My disappointment has two dimensions. Firstly, having worked for an entrepreneur for almost a decade, I have learnt that even if there is the promise of the “next big thing” the only way it becomes a reality is through perseverance and adaptability. When I joined BioMed Central in 1999, we really had no idea that we were on the road to proving that open access publishing could become a commercially sustainable reality. These days there is much hype about the promise of open access and yet back then all our fearless leader believed was that with the advent of the internet there had to be a better approach to scientific publishing. more…

Pritpal S Tamber: We don’t know what the NHS is for

12 Mar, 13 | by BMJ

Last week the people of Leeds successfully halted the NHS’ plans to reform children’s heart services, which included moving surgery to a neighbouring city. It was a great victory for the citizenry. According to the High Court, the campaign group, Save Our Surgery (SOS), raised legitimate concerns about the decision making process by which the NHS had decided to move surgery. It was democracy in action.

The problem is their “victory” has probably doomed local children to poorer outcomes. For some time now it’s been known that specialist surgery needs to be done in dedicated sites to increase the likelihood of better outcomes. So how is it that good democracy appears to be incompatible with good clinical outcomes? more…

Pritpal S Tamber: How digital health will humanise care

5 Mar, 13 | by BMJ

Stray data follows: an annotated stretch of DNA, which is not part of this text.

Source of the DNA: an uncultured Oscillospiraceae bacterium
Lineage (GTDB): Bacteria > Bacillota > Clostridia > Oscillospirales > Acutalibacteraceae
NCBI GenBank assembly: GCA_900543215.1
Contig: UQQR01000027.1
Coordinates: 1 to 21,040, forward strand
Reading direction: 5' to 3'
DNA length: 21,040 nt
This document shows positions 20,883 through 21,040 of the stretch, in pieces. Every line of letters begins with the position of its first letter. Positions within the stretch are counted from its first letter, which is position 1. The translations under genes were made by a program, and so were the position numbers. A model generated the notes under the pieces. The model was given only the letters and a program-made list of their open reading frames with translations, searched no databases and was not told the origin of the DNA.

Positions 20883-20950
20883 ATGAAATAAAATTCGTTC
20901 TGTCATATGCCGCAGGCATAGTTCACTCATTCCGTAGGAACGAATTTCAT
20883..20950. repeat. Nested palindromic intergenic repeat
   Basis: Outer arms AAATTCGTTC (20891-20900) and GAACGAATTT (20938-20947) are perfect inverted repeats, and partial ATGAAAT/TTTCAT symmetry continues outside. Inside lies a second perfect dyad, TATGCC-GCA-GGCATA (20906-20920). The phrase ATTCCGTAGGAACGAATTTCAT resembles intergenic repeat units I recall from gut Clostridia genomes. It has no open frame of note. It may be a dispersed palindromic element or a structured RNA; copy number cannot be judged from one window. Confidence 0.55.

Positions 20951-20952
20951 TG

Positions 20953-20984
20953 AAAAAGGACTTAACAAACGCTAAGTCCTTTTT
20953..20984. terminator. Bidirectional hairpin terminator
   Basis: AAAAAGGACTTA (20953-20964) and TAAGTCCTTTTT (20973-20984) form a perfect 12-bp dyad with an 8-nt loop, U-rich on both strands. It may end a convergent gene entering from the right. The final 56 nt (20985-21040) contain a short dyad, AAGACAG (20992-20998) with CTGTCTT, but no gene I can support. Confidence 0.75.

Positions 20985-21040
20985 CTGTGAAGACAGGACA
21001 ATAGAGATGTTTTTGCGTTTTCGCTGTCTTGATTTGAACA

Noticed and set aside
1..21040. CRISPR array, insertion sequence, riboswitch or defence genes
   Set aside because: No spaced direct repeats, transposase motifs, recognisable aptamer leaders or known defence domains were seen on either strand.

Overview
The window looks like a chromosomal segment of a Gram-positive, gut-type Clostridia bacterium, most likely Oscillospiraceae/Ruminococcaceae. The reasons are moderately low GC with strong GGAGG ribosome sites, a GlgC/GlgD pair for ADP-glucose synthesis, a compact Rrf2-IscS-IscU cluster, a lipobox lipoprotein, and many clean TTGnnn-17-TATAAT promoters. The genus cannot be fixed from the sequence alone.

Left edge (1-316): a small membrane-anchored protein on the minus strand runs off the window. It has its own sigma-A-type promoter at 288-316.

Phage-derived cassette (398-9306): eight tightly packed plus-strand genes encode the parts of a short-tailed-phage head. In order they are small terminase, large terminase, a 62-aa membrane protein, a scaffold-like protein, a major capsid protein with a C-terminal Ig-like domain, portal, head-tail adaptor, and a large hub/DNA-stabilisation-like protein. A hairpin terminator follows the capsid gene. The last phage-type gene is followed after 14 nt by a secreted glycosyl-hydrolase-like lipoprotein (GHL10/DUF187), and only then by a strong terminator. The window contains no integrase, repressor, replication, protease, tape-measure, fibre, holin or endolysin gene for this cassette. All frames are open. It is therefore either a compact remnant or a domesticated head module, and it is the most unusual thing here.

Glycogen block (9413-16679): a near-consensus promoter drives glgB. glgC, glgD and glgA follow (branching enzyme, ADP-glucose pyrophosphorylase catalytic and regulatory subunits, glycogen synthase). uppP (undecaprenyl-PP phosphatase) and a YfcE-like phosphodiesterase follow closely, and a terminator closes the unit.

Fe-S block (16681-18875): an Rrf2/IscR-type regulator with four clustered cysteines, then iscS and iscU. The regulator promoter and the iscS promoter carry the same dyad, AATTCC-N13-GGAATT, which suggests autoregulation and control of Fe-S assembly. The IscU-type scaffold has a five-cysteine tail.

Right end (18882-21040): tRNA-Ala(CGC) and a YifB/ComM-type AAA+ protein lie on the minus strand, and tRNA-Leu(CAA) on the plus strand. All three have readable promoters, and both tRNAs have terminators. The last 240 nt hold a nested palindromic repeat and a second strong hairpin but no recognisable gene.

I have always been troubled by the “disconnect” between clinical practice and real life. Clinical evidence recommends a standard intervention, according to research, but it often flounders in the messy heterogeneity of the real world. This week I found myself worried about replicating this “disconnect” in the online world, especially with the addition of gamification, whilst strangely hopeful about the untested promise of natural language processing. more…

Pritpal S Tamber: The fallacy of user interfaces and big data

25 Feb, 13 | by BMJ

I’m lucky enough to spend my workdays around the kinetic kids in Google Campus, London. From what I can tell, they sit about hacking code to see what they might make possible. Occasionally they have flat whites, crack jokes, and look around them, but, in general, hacking is what they do.

For reasons that are not always clear to me they’re repeatedly taken with the idea of creating consumer health apps. A few of them know that I’m a doctor so I get the occasional question about medical “facts.” I always answer with my usual rant about not hard-coding knowledge, and then point to NICE guidance or something. They’re usually fascinated with the idea of soft coding but less interested in NICE’s 160 page PDFs. more…

Pritpal S Tamber: Why “paperless” is meaningless

22 Jan, 13 | by BMJ

The National Health Service (NHS) of England is enduring the enthusiasm of a new health secretary. As he gets to grips with his £110bn toy he is, as you’d expect, eager to make the right noises about the future of healthcare. One of his promises, though, is to make the service “paperless.” This only illustrates his complete lack of understanding of innovation.

Why should NHS England be “paperless?” What has paper done that necessitates its complete extermination from the service? It seems paper’s crime is that it’s not digital. The information it holds, as ancient ink absorbed onto its surface, cannot be extracted, aggregated, and analysed without expensive and slow processes that endanger patient confidentiality. Becoming paperless would, as a by-product, also enrich the NHS with much needed data, its bigness being the panacea to our inadequate research information and unjustified variations in performance. more…